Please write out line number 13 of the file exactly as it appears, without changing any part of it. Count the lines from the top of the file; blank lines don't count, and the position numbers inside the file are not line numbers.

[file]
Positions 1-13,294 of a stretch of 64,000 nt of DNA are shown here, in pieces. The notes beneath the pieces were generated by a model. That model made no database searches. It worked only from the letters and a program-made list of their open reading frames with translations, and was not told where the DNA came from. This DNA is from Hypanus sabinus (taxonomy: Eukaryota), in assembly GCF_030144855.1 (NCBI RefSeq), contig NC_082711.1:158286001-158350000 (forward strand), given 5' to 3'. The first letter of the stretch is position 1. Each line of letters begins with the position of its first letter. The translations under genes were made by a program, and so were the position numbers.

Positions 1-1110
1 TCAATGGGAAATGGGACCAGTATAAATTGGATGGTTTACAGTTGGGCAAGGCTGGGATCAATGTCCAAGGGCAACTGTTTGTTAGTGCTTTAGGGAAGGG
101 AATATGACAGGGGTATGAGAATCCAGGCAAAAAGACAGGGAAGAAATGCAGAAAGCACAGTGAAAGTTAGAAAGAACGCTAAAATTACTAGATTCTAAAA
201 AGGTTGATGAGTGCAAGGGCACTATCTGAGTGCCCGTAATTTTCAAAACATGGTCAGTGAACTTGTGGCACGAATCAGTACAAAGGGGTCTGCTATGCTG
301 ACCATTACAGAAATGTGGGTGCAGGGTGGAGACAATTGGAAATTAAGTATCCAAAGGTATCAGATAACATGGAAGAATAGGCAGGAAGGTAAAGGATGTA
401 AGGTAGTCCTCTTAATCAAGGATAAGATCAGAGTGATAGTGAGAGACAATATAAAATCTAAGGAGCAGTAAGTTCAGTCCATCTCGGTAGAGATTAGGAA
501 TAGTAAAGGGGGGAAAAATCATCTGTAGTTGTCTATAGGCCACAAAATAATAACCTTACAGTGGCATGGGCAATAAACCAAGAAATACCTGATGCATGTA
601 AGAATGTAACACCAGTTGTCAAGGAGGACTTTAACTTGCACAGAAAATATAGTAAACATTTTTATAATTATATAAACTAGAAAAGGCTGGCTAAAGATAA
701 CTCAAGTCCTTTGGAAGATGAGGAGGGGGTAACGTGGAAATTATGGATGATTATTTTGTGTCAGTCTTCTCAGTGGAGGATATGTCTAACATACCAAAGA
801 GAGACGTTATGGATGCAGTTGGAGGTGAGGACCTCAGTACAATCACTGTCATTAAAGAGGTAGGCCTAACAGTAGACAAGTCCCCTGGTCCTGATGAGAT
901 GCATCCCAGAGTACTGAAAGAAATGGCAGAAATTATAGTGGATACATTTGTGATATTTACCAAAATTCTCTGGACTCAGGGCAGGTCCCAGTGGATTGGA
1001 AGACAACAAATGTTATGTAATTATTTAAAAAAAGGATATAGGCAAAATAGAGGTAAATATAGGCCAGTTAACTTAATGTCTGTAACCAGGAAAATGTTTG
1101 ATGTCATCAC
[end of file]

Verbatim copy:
1001 AGACAACAAATGTTATGTAATTATTTAAAAAAAGGATATAGGCAAAATAGAGGTAAATATAGGCCAGTTAACTTAATGTCTGTAACCAGGAAAATGTTTG